When this project started, Rednote was basically a graphic simulation of how the messaging platform should work one day. The idea behind it was simple and intriguing – we were to design, develop, test and launch a mobile app where users could communicate through images, videos and sounds called “Rednotes.”
The real challenge that our engineers faced was choosing the right video format and size as well as an automated way of generating thousands of Rednotes automatically, with minimal user input and across different platforms.
We had worked with the Rednote creators before, so it took us only a few meetings to start designing and developing the app. We kicked the project off by outlining short, mid- and long-term requirements, bearing in mind that they all might change. This turned out to be the right approach. The flexibility helped us deal with last-minute changes made to the app’s tech specs, design or both.
When evaluating the project’s requirements, the only format that could deliver the desired outcome was MP4. Having started with this, the tech stack we created for Rednote was able to take a full-length song, cut it into small pieces and assign an image, a sound or even a video to it, creating a “Rednote” that was immediately available in the mobile app.
The client had an agreement with Sony. They needed to download all the songs available and then be able to report on their usage. To deal with this issue, we implemented a DDEX standard, which allows us to share music content. This process had multiple phases, during which we included data ingestion and reporting.
The app progressed and changed rapidly during the development process. New requirements came in on a weekly basis, and user testing proved that some things needed polishing. Since we had a dedicated team to work on Rednote, it usually only took us one or two days to research and experiment before delivering an answer.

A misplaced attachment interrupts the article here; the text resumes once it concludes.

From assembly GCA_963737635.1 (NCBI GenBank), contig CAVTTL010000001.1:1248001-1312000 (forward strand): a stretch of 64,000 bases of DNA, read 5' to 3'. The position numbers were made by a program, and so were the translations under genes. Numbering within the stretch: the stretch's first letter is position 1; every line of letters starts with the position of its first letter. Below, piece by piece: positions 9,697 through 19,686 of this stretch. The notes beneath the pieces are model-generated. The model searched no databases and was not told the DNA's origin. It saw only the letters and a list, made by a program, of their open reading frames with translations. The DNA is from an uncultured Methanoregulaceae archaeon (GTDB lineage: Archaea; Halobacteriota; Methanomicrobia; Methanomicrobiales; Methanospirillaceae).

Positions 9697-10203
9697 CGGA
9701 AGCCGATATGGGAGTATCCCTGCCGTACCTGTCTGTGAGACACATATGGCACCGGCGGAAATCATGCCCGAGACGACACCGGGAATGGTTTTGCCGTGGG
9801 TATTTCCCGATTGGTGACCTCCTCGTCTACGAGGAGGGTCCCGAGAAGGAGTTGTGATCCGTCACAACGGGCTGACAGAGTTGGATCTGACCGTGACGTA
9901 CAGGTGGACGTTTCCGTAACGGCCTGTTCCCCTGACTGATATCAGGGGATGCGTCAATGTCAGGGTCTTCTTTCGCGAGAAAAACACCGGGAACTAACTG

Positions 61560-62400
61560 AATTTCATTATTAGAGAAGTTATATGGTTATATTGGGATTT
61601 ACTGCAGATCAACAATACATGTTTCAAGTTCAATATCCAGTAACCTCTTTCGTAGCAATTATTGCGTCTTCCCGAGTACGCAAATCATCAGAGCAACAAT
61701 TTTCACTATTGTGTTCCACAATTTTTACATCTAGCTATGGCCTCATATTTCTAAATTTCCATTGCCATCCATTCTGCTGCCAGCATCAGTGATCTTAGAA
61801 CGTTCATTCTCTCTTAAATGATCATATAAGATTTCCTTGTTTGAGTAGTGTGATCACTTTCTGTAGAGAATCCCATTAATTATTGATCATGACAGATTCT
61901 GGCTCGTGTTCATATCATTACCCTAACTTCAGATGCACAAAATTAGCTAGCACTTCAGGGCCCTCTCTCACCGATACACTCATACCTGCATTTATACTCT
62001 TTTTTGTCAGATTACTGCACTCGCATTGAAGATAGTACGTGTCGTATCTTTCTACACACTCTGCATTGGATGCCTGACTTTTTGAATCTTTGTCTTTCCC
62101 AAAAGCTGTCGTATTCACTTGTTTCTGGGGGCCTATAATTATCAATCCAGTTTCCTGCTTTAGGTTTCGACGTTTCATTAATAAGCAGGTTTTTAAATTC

Engineers' Point of View
We used FFMPEG for encoding video as well as audio and image manipulation. Firebase was used for real-time communication between workers and queues. We also introduced animated WebP files to make sure the user experience is as smooth as it should be when using larger GIFs files.
Here's a rundown of the technologies we used:
- Backend: Node.js
- Frontend: React.js
- iOS: Swift
- Deployment: Heroku and Amazon Web Services
- Continuous Integration: git and github
- Database: MongoDb
- Real-time Database and Queue: Firebase
Once we understood how the app should work, the potential user base and what business purpose it would serve, we set up the tech stack. This involved the development of production-ready backend APIs that covered the consumer app (iOS) and the admin interface, where Rednote’s content team can manage the songs, videos and lyrics presented to the end user.
The architecture also involved buckets for storing and managing binary files such as images, audio, video, etc. which were a big part of the overall development experience. The metadata of the files, users and all the content was stored in a document database.
We introduced workers running 24/7 to maintain data synchronization and handle CPU intensive tasks in real-time. All of the architecture mentioned above is running on Amazon Web Services.
In addition to all this, we used Mixpanel for handling push notifications to end users and custom analytics.
Resources and workflow
STRV took over the whole Rednote development operation. We had Android, iOS, backend and frontend engineers as well as one designer, working together on one-week sprints.
Since we were leveraging the agile software development methodology, we had daily five-minute standups, where we quickly synced on what needed to be done that day and where the project was headed as a whole.
Weekly calls and in-person meetings with the client helped us to understand their idea and passion behind the project and helped them to understand the way we worked and moved the project forward.
All this allowed us to deliver a new build of the app on a weekly basis, which was what the client appreciated most in the end.
- 7Engineers and designers
- 327Daily standups and counting
- 71Weekly calls and counting
- 64Application builds
Our Relationship with Rednote
We believe it is paramount for the development team to be involved in a project’s specifications and life cycle from the very beginning. Thanks to our long-term relationship with Rednote, we were able to achieve just that.
Both the Rednote and STRV teams were involved in the entire process together and equally. Giving freedom to the engineers, having an open-door policy and encouraging all the people involved to express their opinions on the project meant that ideas were flowing freely, allowing many of our ideas, suggestions and changes to be incorporated into the final version of the app.